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Giving Back

Making a difference for returning soldiers

New York Teacher
Chet Edwards

Retiree Chet Edwards (center) with Korean War veterans during an Honor Flight trip to Washington, D.C., in 2018.

When Chester “Chet” Edwards returned to the United States in 1969 after serving as a coxswain with the U.S. Navy’s Mobile Riverine Force on South Vietnam’s Mekong Delta, he was unaware of the widespread anti-war protests. Edwards, a retired New York City public school teacher and former corporate executive, said he is still haunted by his memories of Vietnam and by his “unwelcome home.”

“Like most of those returning from Vietnam, there was no place for me to turn to move forward,” he said.

While he has long participated in veterans groups, since retiring in 2014, Edwards has had more time to devote to “righting the wrong” of that unwelcome home and assisting those who have struggled to reenter civilian life. He and his wife, Mary, who was a Vietnam War protester, live by the mantra “Hate the war, not the warrior.”

A highly decorated combat veteran, Edwards maintains a busy schedule of volunteering, attending events and speaking about his experiences. He assists with the annual Hudson Valley Honor Flight, which takes local veterans to visit war memorials in Washington, D.C. He is also vice president of his local Vietnam Veterans of America chapter and recently was appointed by Gov. Kathy Hochul to the Board of Governors of the New York State Home for Veterans at Montrose. From 2003-2017, he volunteered in the New York State Guard.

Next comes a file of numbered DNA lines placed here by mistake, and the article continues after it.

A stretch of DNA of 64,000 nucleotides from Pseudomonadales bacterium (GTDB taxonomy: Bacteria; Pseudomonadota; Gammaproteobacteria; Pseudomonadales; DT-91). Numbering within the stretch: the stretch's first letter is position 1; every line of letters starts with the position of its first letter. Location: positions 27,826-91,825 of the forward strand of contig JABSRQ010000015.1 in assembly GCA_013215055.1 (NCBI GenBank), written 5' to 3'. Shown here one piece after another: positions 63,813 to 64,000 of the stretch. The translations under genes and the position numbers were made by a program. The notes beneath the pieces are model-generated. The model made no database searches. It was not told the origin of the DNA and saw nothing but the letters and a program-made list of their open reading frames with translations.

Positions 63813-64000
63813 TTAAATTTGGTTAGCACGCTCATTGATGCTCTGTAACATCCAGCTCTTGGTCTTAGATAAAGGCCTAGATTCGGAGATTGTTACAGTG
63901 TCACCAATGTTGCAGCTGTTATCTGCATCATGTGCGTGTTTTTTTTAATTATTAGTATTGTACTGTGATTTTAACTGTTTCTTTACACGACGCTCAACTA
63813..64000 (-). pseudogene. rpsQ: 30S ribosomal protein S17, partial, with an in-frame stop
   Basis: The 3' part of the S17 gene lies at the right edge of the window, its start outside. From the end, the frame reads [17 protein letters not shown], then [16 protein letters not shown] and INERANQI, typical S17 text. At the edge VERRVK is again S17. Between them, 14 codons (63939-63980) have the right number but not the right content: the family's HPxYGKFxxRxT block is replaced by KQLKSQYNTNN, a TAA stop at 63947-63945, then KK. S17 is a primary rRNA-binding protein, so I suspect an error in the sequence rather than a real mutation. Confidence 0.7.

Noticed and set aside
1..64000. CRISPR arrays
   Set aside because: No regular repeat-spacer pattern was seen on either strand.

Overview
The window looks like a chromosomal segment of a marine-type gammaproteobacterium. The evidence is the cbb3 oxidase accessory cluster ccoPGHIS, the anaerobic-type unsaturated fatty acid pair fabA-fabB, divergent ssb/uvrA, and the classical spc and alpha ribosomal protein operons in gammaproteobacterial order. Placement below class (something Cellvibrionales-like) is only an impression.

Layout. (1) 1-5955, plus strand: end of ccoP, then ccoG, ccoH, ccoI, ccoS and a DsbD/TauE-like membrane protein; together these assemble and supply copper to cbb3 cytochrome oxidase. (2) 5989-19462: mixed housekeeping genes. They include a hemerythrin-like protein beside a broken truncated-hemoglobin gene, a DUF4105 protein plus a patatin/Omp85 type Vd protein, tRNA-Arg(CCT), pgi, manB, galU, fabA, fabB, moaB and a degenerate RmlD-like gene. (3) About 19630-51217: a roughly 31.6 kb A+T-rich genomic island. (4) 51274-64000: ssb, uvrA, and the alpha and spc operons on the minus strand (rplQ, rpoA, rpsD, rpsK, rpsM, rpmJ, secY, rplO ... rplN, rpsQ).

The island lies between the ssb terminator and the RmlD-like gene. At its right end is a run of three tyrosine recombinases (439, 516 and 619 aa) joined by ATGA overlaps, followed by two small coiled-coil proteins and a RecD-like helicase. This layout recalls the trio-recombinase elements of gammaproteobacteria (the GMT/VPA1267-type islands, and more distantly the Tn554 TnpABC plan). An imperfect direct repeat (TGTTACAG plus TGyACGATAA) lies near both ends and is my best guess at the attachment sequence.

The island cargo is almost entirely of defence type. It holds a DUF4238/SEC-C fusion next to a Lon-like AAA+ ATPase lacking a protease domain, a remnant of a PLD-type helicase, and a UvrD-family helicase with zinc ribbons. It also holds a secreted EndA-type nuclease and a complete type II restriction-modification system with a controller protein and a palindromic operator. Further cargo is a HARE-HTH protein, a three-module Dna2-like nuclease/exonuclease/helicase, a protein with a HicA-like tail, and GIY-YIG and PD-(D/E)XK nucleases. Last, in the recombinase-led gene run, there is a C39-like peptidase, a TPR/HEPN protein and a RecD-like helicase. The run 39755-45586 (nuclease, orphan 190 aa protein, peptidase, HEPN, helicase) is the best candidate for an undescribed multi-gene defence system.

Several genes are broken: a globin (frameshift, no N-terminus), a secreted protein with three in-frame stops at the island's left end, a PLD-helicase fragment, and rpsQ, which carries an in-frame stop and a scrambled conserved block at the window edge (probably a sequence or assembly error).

Some of Edwards’ most rewarding work is for ProVetus, a volunteer organization that helps veterans make the transition from military to civilian life as they face post-traumatic stress disorder, homelessness, addiction and other issues. He is a ProVetus board member.

“My whole thing is trying to give back to the veterans, to advocate as much as I can, to help them,” he said. “We have Vietnam and Korean War guys who still have not finished that transition.”

Edwards said he was not aware he had PTSD when he returned from Vietnam. “You only know what you know. I thought everything was normal the way it was,” he said. “I didn’t get involved in the VA [Department of Veterans Affairs], counseling or anything until 2003, when I got out of the corporate world, before I started teaching.”

A high school dropout, Edwards joined the Navy at age 17 after forging his mother’s signature. He earned his GED while in Vietnam and later attended college with the help of the GI Bill. Married for 50 years with two adult daughters, the Westchester County resident had a 30-year career in corporate finance before joining the New York City Teaching Fellows alternative certification program at age 54. A teacher and dean for 11 years, he retired from the now-closed Choir Academy of Harlem.

As executive director of the Westchester County Veterans Alliance, Edwards is shepherding the organization toward becoming a think tank that identifies problems related to veterans and proposes solutions. The alliance is working with state Sen. Shelley Mayer on legislation to recognize Korean War veterans’ service.

“We’re trying to put together a statewide initiative to get them a recognition day,” he said, as the 70th anniversary of that war’s end approaches in 2023. “They should have had it years ago.”

Related Topics: Veterans